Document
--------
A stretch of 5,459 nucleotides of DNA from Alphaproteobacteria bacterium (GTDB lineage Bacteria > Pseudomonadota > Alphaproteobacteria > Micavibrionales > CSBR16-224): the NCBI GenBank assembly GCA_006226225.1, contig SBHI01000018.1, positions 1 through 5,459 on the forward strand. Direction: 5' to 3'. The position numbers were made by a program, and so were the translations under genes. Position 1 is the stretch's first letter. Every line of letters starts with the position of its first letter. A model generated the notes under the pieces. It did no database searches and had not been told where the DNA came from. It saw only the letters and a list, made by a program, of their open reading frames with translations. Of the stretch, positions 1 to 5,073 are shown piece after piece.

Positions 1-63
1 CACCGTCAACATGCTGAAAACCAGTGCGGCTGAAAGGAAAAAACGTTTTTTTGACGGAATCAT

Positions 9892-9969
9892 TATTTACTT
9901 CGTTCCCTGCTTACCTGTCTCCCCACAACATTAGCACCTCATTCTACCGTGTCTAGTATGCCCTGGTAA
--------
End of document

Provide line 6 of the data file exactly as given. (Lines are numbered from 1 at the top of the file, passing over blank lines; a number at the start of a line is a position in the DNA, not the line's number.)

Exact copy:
9901 CGTTCCCTGCTTACCTGTCTCCCCACAACATTAGCACCTCATTCTACCGTGTCTAGTATGCCCTGGTAA